The first population-level study on the link between gut bacteria and mental health identifies specific gut bacteria linked to depression and provides evidence that a wide range of gut bacteria can produce neuroactive compounds. Researchers of the department of Genetics of the UMCG published this work, together with and led by the team of Jeroen Raes of VIB-KU Leuven, in the scientific journal Nature Microbiology.
In their manuscript entitled ‘The neuroactive potential of the human gut microbiota in quality of life and depression’ Raes and his team studied the relation between gut bacteria and quality of life and depression. The authors combined faecal microbiome data with general practitioner diagnoses of depression from 1,054 individuals enrolled in the Flemish Gut Flora Project. They identified specific groups of microorganisms that positively or negatively correlated with mental health. The authors found that two bacterial genera, Coprococcus and Dialister, were consistently depleted in individuals with depression, regardless of antidepressant treatment. The results were validated in an independent cohort of 1,063 individuals from the LifeLinesDEEP cohort - a study initiated by the Genetics department of the UMCG - and in a cohort of clinically depressed patients at the University Hospitals Leuven, Belgium.
The Leuven group was leading the data analysis, whereas the LifelinesDEEP cohort was used for the replication and conformation of results. Sasha Zhernakova, professor of Genetics at UMCG: ‘In the LifelinesDEEP dataset several unique measurements are available. Also, the analysis of gut microbiome in LifelinesDEEP is done by highly accurate metagenomics sequencing method, which allowed direct annotation of bacterial genes, relevant for the gut-brain axis’.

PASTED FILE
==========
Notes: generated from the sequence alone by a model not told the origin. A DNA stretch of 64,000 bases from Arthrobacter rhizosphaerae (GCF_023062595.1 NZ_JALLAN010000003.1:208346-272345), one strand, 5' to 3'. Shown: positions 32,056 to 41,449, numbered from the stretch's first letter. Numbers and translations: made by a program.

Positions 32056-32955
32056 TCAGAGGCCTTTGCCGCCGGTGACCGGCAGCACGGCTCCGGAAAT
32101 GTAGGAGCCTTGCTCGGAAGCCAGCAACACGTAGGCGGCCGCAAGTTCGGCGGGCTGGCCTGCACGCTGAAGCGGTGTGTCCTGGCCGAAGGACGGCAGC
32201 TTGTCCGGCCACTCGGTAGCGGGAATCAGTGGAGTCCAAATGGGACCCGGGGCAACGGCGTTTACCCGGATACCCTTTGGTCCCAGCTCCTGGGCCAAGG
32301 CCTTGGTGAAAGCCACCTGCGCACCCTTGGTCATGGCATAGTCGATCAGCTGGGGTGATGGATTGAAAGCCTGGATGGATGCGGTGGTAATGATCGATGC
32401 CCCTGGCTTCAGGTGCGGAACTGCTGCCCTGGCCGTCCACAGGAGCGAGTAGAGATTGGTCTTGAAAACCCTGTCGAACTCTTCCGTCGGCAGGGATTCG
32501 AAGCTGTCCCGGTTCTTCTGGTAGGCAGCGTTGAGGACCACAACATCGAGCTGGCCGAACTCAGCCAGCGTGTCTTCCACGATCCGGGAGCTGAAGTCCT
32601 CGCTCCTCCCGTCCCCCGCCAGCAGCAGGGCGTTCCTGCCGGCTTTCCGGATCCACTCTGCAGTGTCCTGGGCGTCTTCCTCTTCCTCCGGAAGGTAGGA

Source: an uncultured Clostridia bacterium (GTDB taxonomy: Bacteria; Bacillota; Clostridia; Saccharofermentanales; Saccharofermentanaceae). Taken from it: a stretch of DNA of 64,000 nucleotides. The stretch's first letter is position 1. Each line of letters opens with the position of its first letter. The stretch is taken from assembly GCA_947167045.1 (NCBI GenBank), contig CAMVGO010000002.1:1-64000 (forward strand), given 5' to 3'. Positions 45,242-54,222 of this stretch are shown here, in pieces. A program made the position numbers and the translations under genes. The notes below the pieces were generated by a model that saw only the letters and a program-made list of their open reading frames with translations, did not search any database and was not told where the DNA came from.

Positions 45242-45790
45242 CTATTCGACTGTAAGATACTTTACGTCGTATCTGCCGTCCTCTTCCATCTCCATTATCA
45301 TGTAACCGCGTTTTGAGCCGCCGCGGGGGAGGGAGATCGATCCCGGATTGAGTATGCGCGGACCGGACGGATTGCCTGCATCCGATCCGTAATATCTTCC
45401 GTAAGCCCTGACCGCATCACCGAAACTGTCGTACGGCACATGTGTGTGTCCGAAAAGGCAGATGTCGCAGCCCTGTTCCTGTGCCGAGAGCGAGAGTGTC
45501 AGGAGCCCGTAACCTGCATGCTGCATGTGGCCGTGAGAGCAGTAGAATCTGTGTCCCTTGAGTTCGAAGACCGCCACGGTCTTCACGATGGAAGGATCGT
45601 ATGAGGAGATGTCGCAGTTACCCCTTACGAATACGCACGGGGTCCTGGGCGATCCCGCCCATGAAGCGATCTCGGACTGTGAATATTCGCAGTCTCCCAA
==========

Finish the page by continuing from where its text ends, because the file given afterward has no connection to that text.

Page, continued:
Prof Jeroen Raes (VIB-KU Leuven): ‘The relationship between gut microbial metabolism and mental health is a controversial topic in microbiome research. The notion that microbial metabolites can interact with our brain - and thus behaviour and feelings - is intriguing, but gut microbiome-brain communication has mostly been explored in animal models, with human research lagging behind. In our population-level study we identified several groups of bacteria that co-varied with human depression and quality of life across populations.’
The authors also created a computational technique allowing the identification of gut bacteria that could potentially interact with the human nervous system. They studied genomes of more than 500 bacteria isolated from the human gastrointestinal tract in their ability to produce a set of neuroactive compounds, assembling the first catalogue of the neuroactivity of gut species. Some bacteria were found to carry a broad range of these functions.
Mireia Valles-Colomer (VIB-KU Leuven): ‘Many neuroactive compounds are produced in the human gut. We wanted to see which gut microbes could participate in producing, degrading, or modifying these molecules. Our toolbox not only allows us to identify the different bacteria that could play a role in mental health conditions, but also the mechanisms potentially involved in this interaction with the host. For example, we found that the ability of microorganisms to produce DOPAC, a metabolite of the human neurotransmitter dopamine, was associated with better mental quality of life.’
These findings resulted from bioinformatics analyses and will need to be confirmed experimentally, however, they will help direct and accelerate future human microbiome-brain research.
Read the publication in Nature Microbiology.